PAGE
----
World Bank Economic Review
Опубликовано на портале: 22-10-2007Jane Humphries World Bank Economic Review. 2003. Vol. 17. No. 2. P. 175 - 196.
This article overviews the extent and settings of child labor in Western Europe and the United States in the past. Historians must rely on a quantitative record that is patchy and difficult to interpret. As a result, it may not be possible to say with confidence whether the era of proto-industry or the early factories saw the high-water mark of child labor, and the nature and time path of decline remains debated. Nonetheless, broad trends emerge that put the experience of today's poor countries into historical perspective and provide an empirical backdrop for the analysis in the second and third parts of the article, which seek to explain why child labor increased during industrialization and declined thereafter
Comparing Poverty Rates Internationally: Lessons from recent studies in developed countries [статья]
Опубликовано на портале: 01-12-2003Anthony B. Atkinson World Bank Economic Review. 1991. Vol. 5. No. 1. P. 3-21.
Studies comparing poverty in different countries frequently inform the evaluation of past policies and the formulation of future policies for reducing poverty. If the comparisons are to be a valid foundation for such assessments, in particular if they are to be a guide to the effective allocation of funds, the underlying concepts must be examined and defined. This article discusses four issues that are critical in this respect: the choice of poverty indicator, the determination of the poverty line, the unit of analysis, and the choice of equivalance scale. A selection of studies of poverty in countries that belong to the Organization for Economic Cooperation and Development is used to show how the choices made in defining these indicators affect the findings about the extent and composition of the poor population. Although the context is different, the experience of rich countries may yield useful lessons for developing countries.
Опубликовано на портале: 01-12-2003Martin Ravallion, Shaohua Chen World Bank Economic Review. 1997. Vol. 11. No. 2.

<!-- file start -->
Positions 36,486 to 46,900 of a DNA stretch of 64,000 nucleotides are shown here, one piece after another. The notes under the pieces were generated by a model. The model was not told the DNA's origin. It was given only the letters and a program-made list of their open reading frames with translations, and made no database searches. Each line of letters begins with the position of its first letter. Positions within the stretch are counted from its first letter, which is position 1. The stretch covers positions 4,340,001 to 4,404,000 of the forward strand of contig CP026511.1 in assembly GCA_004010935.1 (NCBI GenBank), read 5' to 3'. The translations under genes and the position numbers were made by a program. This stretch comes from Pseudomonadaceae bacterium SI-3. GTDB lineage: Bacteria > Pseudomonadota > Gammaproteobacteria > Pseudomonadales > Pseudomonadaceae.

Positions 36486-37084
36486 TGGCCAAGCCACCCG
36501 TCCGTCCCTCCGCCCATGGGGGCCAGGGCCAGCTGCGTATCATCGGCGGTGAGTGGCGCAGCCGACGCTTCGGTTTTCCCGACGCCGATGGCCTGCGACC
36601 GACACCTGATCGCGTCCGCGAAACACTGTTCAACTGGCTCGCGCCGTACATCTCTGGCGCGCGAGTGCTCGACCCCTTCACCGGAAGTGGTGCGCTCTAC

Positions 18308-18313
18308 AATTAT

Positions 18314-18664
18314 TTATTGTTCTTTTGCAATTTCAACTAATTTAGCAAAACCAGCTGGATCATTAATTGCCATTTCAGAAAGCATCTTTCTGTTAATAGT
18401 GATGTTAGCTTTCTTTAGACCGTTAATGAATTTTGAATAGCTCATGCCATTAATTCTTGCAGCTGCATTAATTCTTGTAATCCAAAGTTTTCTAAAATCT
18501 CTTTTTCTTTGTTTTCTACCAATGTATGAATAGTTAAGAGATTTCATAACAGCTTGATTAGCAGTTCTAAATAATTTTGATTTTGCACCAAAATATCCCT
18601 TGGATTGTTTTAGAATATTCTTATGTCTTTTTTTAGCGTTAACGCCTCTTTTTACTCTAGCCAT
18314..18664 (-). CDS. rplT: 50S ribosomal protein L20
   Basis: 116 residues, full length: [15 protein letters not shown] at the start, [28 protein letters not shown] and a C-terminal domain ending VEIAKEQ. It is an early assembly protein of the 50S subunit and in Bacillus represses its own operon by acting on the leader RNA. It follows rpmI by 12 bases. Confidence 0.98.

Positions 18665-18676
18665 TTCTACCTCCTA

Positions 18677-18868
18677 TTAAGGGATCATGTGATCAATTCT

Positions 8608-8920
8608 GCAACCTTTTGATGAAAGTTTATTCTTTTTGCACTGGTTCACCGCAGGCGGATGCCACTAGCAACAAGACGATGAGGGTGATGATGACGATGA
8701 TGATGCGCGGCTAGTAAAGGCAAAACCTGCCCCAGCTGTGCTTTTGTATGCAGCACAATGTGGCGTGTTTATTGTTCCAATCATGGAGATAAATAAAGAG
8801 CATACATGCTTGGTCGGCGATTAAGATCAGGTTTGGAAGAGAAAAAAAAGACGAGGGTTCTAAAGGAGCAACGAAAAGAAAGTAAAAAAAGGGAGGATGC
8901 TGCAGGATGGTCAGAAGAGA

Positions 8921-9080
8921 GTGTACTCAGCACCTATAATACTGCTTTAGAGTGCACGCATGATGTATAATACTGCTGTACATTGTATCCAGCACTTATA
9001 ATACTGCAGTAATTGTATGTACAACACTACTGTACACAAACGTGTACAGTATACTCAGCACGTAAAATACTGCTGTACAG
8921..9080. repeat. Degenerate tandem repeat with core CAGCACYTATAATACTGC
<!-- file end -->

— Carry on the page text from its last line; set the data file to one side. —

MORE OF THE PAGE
Is it true that the poor have lost ground, even as average living standards have risen? No. Poor people typically share in rising average living standards. It has been claimed that in recent times the poor have lost ground, both relatively and absolutely, even as average standards of living were rising. Ravallion and Chen test that claim, using more than 100 household surveys for more than 40 countries. Overall there was a small decrease in poverty incidence in 1987-93, though experiences differed across regions and countries. There was no general tendency for inequality or polarization to increase with growth. Distribution improves as often as it worsens in growing economies, and negative growth often appears to be highly detrimental to distribution. Poor people typically do share in rising average living standards. This holds in all regions. It has been claimed that in recent times the poor have lost ground, both relatively and absolutely, even when average levels of living have risen. This article tests that claim using household surveys for 67 developing and transitional economies over 1981-94. It finds that changes in inequality and polarization were uncorrelated with changes in average living standards. Distribution improved as often as it worsened in growing economies, and negative growth was often more detrimental to distribution than positive growth. Overall, there was a small decrease in absolute poverty, although with diverse experiences across regions and countries. Almost always, poverty fell with growth in average living standards and rose with contraction.